Golova

Golova

 

the name of military and administrative positions in Russia in the 16th and 17th centuries.

The military posts included the sotennyi golova, the chief of a 100-man unit (sotnia) in the dvorianstvo (nobility or gentry) militia: the streletskii golova (colonel from the second half of the 17th century), the chief of the Streletskii Prikaz (the office administering the semiprofessional musketeers); the cossack golova; the pushkarskii golova (head of a detail of soldiers), the chief of city artillery; the oboznyi golova, in charge of transportation; the osadnyi golova, who prepared the city for a siege; the zasechnyi golova, in charge of defense lines; the stanitsa (storozhevoi) golova, the chief of a border (frontier) detachment; and the stoialyi golova, the chief of sentry service in the borderlands of the state. The government usually appointed dvoriane and deti boiarskie (second-rank nobility) to the golova posts.

The administrative and financial posts included the zhit-nichnyi golova, in charge of the collection of grain for the salary of military people; the ob‘ ’ezzhyi golova, in charge of the police of a city; the pis’mennyi golova, an assistant to the voevody (provincial governors) in Astrakhan and the cities of Siberia and later in charge of the chancellory; the solianoi golova, in charge of the state treasury’s salt works; and the tamozhennyi golova and kabatskii golova, in charge of the collection of customs and liquor duties. The golova posts existed until the beginning of the 18th century. The position of gorodskoi golova (mayor) appeared in Russia with the Charter of the Cities of 1785.

REFERENCES

Chicherin, B. Oblastnye uchrezhdeniia Rossii ν XVII v. Moscow, 1856.
Chernov, A. V. Vooruzhennye sily Russkogo gosudarslva XV-XVII vv. Moscow. 1954.
References in periodicals archive ?
Buenos Aires: Talleres Graficos de la Editorial Golova, 1938.
49) Asociacion de Jefes de Propaganda de Buenos Aires, Sintesis publicitaria 1938 (Buenos Aires: Talleres Graficos de la Editorial Golova, 1938), 89.
However, though A Priceless Head (Betsennaia golova, Boris Barnet, 1942) did include a Jewish character, reviewers omitted his presence because they "lacked any clearly acceptable way to discuss this dimension" (86).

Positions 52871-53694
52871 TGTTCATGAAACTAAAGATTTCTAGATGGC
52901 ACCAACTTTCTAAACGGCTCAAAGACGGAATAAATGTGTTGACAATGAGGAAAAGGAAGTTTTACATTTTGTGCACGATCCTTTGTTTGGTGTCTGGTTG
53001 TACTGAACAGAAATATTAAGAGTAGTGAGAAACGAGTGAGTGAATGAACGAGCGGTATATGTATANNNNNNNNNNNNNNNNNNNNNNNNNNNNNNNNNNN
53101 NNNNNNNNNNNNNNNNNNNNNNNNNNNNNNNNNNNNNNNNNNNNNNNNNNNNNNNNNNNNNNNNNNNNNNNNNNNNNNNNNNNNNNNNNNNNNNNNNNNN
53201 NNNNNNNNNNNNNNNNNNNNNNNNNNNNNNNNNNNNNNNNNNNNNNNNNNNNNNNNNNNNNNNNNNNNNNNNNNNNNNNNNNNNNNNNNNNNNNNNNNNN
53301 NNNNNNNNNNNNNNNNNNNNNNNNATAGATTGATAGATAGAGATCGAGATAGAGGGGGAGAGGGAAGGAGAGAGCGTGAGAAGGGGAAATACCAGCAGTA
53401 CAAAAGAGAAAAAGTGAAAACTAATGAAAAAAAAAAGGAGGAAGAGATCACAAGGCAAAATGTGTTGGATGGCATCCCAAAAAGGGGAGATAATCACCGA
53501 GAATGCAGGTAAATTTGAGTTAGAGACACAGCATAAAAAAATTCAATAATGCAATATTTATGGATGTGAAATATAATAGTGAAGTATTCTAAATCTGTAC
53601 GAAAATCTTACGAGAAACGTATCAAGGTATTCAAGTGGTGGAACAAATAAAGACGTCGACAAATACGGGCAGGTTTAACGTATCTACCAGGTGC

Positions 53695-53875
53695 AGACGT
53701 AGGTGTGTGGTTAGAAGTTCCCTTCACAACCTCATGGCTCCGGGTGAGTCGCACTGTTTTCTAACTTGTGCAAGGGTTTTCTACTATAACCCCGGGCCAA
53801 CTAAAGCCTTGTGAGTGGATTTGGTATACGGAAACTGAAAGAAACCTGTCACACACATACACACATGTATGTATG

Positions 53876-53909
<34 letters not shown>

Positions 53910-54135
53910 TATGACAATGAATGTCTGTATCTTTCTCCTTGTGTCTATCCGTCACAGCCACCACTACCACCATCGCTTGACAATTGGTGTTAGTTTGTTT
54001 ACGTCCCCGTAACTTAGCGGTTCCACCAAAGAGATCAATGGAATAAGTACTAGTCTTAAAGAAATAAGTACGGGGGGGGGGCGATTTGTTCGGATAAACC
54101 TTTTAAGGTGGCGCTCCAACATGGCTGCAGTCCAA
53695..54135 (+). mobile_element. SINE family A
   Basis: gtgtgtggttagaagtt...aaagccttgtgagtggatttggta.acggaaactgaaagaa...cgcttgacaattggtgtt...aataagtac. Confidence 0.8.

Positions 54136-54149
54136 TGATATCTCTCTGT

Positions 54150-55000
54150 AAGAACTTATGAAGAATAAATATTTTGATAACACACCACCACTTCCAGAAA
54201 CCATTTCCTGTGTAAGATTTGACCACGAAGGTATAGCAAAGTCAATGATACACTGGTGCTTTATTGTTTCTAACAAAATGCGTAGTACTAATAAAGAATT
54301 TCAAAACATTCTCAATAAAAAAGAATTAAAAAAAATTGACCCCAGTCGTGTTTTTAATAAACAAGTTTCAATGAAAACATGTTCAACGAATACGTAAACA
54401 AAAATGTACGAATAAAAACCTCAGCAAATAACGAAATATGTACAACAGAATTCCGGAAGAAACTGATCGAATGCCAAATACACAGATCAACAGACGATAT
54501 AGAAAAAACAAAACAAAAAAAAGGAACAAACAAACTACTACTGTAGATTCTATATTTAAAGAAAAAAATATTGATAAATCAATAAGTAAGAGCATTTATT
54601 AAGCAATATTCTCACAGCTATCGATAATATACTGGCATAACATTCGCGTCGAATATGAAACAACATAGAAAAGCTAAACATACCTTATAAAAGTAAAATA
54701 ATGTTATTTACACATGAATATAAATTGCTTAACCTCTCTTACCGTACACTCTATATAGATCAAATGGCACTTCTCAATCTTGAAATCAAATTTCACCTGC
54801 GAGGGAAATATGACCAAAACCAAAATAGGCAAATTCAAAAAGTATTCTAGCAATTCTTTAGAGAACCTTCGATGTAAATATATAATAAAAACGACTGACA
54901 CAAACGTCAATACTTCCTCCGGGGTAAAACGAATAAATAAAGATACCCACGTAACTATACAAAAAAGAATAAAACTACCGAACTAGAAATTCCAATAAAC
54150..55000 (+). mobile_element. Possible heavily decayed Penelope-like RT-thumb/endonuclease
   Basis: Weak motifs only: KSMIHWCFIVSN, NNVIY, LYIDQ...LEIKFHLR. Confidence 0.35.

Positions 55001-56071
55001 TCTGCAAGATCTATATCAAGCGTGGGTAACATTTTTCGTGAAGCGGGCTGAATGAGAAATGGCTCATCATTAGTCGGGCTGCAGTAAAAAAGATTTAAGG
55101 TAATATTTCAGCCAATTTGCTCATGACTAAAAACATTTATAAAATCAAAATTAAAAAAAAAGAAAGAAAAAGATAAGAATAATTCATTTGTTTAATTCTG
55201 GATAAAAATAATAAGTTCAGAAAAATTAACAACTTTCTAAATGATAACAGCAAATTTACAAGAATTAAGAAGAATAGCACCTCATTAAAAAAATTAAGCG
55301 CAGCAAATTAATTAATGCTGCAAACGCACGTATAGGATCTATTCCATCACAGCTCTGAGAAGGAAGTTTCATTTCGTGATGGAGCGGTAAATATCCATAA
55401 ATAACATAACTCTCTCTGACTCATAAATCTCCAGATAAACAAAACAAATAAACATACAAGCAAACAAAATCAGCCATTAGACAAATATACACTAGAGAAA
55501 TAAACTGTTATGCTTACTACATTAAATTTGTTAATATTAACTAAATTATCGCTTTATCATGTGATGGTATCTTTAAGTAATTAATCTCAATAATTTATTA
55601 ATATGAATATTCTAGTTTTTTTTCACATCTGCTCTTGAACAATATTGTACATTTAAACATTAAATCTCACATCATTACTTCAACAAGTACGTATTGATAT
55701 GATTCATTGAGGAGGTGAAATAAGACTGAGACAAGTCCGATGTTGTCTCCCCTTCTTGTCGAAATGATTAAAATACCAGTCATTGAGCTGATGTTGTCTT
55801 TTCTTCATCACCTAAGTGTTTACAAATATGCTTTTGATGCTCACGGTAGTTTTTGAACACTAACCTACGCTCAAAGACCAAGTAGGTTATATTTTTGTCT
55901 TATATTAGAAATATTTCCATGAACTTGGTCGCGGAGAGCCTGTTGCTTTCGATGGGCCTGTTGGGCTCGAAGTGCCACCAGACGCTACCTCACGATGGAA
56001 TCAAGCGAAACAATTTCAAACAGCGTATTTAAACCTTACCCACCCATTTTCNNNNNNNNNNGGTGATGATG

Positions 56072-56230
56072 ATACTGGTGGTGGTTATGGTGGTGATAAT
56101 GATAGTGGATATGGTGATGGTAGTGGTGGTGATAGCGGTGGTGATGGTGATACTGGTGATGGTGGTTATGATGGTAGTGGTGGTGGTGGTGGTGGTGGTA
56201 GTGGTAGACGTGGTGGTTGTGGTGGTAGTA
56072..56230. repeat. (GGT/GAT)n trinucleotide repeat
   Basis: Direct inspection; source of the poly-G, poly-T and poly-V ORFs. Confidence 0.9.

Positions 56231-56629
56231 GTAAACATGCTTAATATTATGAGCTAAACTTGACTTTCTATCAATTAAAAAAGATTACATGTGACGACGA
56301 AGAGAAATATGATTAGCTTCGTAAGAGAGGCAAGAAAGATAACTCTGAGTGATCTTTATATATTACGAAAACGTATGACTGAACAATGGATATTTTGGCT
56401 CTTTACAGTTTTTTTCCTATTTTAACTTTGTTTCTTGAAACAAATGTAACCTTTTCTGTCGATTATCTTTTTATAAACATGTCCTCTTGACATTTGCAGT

And there is a Soviet Jewish engineer, who is embarrassed when Glatstein compliments him on his "Yevreskaya golova, a Jewish head
Skovoroda, "De Libertate," PZT, I, 91; "Basny Khar'kovskija: Basnja 8, Golova y Tulub," PZT, I, 112.
1), has 17 districts (Akincilar, Altinyayla, Divrigi, Dogansar, Gemerek, Gurun, Golova, Hafik, Imranli, Kangal, Koyulhisar, Susehri, Sarkisla, Ulas, Yildizeli, Zara, and the City Centre), 38 municipalities, 1,246 villages, and 721 sub-village settlements.
peresekla dorogu, ronyaya k nogam neznakomtsa kurinuyu vnutrennost'; litso moego neznakomtsa peredernula sudoroga, golova zhe nervno zakinulas', obnaruzhiv nezhnuyu sheyu.
gen] phrase is an indisputable SSynt-actant--an oblique object: U Peti bolit golova, lit.
In late winter 1988-89, Konyukhov studied seabirds wintering in the Sireniki polynya, an important site for wintering seabirds, and conducted seabird surveys from Cape Yagnochymlo to Cape Lysaya Golova.
67) They were organized as estates until the Revolution with all the artisans of any one town administered by the Artisans' Board (Remeslennaia uprava) under its chairman, called the remeslennyi golova, who became an official and subordinate of the municipal administration or town duma.